- Some shy people unconsciously gravitate toward conversations with self-focused types, because they find them more comfortable to talk to. They don't have to work as hard, because a self-involved person will do most of the speaking. If they're self-conscious about disclosing things about themselves, it takes the pressure off to chat to someone who will never ask them personal questions. The problem is that while self-absorbed people can be less scary to have a discussion with, they're not as fulfilling to speak to either.
- Do you give the impression that you're closed-off and guarded? Do you not volunteer much about yourself? Have others asked about you in the past, and you seemed cagey and gave short, vague responses? If so, people may notice you don't seem to want to be asked about yourself, and not do it.
- Are you fairly shy and inhibited? Could some people conclude that if they asked about you, you'd get anxious and not say much in reply? Some people have no problem with speaking to a shy person and trying to get them to open up. Others choose not to. They don't want to make them uncomfortable, or don't think they're good enough conversationalists themselves to get them talking.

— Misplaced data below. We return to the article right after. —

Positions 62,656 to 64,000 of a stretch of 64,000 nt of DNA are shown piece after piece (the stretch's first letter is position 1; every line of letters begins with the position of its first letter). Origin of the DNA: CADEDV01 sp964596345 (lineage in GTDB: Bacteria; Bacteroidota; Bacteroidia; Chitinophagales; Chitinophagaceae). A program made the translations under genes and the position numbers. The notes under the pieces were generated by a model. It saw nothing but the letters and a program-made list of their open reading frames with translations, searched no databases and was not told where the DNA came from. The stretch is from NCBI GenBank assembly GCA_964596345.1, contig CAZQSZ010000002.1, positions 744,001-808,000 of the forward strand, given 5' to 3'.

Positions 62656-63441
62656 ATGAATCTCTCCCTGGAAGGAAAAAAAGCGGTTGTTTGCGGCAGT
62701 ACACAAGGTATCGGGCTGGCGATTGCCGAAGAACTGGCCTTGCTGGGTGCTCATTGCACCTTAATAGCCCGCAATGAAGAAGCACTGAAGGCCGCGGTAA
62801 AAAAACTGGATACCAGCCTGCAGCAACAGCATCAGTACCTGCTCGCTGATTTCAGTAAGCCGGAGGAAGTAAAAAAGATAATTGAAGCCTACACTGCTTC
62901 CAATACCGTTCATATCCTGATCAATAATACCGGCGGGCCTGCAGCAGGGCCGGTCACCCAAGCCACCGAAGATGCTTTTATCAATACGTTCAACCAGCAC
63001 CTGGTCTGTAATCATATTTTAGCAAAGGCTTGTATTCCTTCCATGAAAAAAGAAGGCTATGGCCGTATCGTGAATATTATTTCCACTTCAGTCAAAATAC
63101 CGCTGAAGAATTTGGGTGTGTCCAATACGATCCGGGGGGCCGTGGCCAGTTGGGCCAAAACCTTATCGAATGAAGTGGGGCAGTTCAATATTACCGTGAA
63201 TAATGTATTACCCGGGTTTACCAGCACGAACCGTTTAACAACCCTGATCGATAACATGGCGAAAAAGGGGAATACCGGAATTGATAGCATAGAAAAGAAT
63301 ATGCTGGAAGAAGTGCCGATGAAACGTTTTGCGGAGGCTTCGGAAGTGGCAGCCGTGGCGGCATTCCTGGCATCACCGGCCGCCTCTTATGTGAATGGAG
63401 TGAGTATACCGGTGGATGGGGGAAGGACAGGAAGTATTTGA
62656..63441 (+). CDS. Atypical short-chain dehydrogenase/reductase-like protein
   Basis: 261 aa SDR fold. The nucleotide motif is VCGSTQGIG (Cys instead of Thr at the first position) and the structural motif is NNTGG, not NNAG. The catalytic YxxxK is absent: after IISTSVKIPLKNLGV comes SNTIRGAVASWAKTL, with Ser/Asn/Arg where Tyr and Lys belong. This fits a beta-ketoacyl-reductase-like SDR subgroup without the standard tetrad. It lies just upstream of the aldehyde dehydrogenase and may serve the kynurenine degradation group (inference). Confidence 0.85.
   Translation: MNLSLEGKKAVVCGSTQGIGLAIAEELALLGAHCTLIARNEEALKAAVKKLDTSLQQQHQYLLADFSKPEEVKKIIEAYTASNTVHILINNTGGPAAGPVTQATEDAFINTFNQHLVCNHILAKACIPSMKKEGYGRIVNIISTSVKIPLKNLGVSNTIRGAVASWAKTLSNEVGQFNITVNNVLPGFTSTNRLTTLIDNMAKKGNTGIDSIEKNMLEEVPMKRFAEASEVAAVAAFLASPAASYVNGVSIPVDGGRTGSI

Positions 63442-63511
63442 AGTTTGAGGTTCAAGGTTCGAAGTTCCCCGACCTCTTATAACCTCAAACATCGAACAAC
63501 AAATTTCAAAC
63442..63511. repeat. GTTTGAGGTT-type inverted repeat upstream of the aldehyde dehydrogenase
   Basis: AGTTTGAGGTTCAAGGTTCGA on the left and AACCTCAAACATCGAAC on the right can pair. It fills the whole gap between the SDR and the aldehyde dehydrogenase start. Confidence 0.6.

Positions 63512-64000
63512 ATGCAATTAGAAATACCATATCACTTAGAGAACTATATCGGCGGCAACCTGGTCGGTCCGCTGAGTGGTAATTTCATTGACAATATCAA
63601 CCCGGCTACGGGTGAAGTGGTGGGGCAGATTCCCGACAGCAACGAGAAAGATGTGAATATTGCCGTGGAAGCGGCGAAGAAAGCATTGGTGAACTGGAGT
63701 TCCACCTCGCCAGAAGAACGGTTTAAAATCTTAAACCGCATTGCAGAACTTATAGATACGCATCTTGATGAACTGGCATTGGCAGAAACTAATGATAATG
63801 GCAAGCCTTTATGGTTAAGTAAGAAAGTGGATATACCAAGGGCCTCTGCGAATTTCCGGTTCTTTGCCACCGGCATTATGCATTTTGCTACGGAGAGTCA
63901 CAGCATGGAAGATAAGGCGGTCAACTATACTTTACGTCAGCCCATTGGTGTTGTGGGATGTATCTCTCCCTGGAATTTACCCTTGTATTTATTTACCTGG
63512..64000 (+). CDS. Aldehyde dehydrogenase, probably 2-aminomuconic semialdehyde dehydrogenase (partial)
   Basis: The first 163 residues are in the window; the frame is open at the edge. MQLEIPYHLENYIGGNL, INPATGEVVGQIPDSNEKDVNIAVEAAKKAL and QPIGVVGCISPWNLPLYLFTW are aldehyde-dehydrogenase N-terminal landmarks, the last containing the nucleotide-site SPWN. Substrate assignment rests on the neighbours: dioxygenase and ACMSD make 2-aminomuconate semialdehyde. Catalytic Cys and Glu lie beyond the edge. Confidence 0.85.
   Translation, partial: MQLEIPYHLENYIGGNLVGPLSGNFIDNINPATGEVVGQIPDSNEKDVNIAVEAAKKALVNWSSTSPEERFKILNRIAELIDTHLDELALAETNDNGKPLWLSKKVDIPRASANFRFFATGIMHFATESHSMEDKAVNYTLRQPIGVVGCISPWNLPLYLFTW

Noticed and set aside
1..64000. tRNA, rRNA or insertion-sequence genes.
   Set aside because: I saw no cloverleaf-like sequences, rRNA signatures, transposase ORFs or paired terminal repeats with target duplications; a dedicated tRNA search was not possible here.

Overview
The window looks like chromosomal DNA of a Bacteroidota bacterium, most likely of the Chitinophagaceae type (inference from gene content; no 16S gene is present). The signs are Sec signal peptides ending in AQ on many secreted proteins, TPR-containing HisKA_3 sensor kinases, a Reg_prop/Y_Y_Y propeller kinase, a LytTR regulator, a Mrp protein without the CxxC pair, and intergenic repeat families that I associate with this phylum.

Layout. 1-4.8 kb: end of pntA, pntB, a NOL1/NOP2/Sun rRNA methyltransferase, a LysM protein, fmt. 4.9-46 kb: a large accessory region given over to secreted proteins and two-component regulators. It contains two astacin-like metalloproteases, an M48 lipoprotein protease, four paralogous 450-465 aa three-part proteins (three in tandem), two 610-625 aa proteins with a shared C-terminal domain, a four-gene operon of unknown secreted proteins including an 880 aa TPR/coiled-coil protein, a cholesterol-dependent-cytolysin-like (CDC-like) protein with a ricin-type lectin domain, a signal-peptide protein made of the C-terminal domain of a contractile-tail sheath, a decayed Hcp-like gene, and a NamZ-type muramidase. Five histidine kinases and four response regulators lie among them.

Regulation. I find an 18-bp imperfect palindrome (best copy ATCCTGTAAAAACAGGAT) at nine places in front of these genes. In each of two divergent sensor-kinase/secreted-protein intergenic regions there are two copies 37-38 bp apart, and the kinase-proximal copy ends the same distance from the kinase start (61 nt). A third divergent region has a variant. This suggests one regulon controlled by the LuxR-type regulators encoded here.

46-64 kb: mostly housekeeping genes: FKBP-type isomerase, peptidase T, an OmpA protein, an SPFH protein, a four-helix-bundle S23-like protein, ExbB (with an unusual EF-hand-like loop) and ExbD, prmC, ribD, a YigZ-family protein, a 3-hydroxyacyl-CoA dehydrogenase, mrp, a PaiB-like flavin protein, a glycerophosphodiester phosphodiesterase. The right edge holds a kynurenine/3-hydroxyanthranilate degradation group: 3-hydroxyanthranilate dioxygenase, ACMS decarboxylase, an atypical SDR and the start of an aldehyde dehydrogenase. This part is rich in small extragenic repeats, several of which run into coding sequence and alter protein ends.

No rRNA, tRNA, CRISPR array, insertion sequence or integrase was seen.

- Do you not have a ton of patience for small talk? If someone asks how your weekend was, or what you do in your free time, do you let out a small sigh then give a rushed, unenthusiastic response? Have the people in your life noticed you weren't excited to talk about yourself when they asked before, and have stopped trying?
- Do you not ask about people that often? Do you prefer to talk about more general or abstract topics, and not learn about anyone? Even if you don't like being on the receiving end of it, do you have a habit of centering conversations around yourself and what you want to talk about? If someone realizes you never ask about them, they may decide never to ask about you either.
What you can do if people don't ask questions about you very often